Earlier this week we found out the sad news that comedy legend Gene Wilder had passed away at 83 years old due to complications from Alzheimer’s disease. Fellow actors, comedians, filmmakers and fans have been paying tribute to Gene Wilder all over the web, and now movie theaters are offering the chance to celebrate the man’s life by enjoying two of his most iconic roles on the big screen again.
Willy Wonka and the Chocolate Factory and Blazing Saddles will both return to select AMC Theatres locations for this weekend only. Since neither of these titles are readily available on Netflix, Hulu or Amazon Prime for free, this might be your best way to experience the classic films and enjoy them with fellow comedy lovers and Gene Wilder fans.
Get the full list of locations where you can see Willy Wonka and the Chocolate Factory and Blazing Saddles in theaters after the jump. Read More »
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From Blazing Saddles and Young Frankenstein to Spaceballs and The Producers, legendary filmmaker Mel Brooks has been responsible for some of the most beloved movies ever made. And unsurprisingly, at various points in his career, he has discussed the making of almost all his films. Except for one—the lone dud in his canon—a film so bad The New York Times declared it “an embarrassment,” and which Brooks has never publicly discussed: Solarbabies. Well, at least not until now. Because last week, on behalf of the How Did This Get Made? podcast, I spoke with Brooks at length to try and figure out how (the hell) did this get made?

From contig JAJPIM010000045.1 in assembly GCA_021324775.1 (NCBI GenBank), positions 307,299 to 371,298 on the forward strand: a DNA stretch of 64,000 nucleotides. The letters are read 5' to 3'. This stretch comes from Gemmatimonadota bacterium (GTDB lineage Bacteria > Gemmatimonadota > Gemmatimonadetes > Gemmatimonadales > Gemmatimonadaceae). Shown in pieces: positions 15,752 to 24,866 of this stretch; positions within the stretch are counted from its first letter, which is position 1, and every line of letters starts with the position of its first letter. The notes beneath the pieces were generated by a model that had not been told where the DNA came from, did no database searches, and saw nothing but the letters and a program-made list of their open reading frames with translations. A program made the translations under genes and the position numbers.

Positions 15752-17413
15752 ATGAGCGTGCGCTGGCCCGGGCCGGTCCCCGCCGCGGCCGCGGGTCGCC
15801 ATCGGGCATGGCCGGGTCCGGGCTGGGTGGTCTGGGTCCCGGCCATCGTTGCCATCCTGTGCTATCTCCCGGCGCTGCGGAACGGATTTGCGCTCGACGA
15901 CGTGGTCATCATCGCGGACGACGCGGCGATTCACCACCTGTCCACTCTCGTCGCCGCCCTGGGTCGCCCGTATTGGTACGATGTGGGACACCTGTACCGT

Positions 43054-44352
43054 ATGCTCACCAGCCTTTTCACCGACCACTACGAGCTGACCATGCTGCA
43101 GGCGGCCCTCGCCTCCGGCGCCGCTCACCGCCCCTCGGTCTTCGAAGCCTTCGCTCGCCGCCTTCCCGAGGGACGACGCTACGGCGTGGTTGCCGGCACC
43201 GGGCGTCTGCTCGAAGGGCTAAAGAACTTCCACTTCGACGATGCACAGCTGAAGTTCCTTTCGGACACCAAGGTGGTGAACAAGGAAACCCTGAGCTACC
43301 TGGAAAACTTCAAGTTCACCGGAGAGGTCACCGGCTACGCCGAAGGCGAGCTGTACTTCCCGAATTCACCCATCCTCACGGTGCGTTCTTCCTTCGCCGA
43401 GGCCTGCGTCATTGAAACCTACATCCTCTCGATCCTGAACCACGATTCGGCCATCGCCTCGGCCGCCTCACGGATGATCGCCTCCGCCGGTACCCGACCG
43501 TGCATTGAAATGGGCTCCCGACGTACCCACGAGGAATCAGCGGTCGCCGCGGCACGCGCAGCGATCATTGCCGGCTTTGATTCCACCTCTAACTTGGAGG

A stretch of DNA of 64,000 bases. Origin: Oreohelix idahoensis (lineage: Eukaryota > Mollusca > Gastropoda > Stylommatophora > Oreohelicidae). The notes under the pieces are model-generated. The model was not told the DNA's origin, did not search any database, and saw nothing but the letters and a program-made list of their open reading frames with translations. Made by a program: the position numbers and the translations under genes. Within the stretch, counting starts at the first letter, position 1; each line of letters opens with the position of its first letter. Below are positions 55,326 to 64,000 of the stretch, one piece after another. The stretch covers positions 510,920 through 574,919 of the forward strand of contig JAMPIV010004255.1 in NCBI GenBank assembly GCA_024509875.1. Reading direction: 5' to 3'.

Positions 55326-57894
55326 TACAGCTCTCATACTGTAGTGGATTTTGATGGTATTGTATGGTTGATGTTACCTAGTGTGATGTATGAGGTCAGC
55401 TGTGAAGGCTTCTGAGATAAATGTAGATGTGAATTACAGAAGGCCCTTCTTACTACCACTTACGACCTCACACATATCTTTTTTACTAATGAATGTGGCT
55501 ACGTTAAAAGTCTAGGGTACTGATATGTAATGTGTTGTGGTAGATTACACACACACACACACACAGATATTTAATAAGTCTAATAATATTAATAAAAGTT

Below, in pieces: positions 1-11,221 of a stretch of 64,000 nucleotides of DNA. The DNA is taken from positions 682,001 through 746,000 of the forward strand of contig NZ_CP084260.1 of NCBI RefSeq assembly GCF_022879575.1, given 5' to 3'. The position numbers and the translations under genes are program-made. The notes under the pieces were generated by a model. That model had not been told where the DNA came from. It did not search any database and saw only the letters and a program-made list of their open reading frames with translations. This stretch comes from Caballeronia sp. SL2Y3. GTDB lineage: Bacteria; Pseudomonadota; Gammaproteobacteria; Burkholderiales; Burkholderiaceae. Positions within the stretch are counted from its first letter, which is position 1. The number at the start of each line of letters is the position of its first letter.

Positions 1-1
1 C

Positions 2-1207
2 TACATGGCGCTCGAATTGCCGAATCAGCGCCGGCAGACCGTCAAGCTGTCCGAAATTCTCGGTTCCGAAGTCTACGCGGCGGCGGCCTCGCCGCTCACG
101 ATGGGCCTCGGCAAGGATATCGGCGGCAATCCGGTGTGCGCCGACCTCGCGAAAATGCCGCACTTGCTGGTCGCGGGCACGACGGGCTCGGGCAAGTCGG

Going into the interview, I expected to hear tales of unforeseen calamity and production run amok. But what I didn’t expect—and what became the prevailing thread of our conversation—was the enormous personal toll that Solarbabies had on Brooks.
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Two Mel Brooks classics are screening as a double feature at San Francisco’s Castro Theater Friday and Spoke Art has commissioned two really cool posters for the occasion. The films are Blazing Saddles and Spaceballs and the artist is Brandon Schaefer. Check both images out below. Read More »
Posted on Wednesday, April 6th, 2011 by Angie Han
We post a fair amount of montages here on /Film, but this one’s extra special. Back in 1993, well before the days of Final Cut Pro, a 19-year-old Edgar Wright holed himself up in an editing suite for several weekends to put together this montage, “Gun Fetish.” The clips are pulled from VHS tapes, which explains the low quality. Even so, it’s apparent that Wright has an excellent sense of rhythm and timing, as well as real affection for the films he’d go on to reference and parody in work like Spaced, Shaun of the Dead, Hot Fuzz, and Scott Pilgrim Vs. The World. Watch it after the jump. Be forewarned — the video is, as Wright puts it, “a little NSFW and spoiler heavy.”
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What is Page 2? Page 2 is a compilation of stories and news tidbits, which for whatever reason, didn’t make the front page of /Film. After the jump we’ve included 31 different items, fun images, videos, casting tidbits, articles of interest and more. It’s like a mystery grab bag of movie web related goodness. If you have any interesting items that we might’ve missed that you think should go in /Film’s Page 2 – email us!
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Pajiba has edited another wonderful montage of movie clips, this time compiling the 100 greatest movie insults of all time in under 10 minutes. Watch the video now embedded after the jump.
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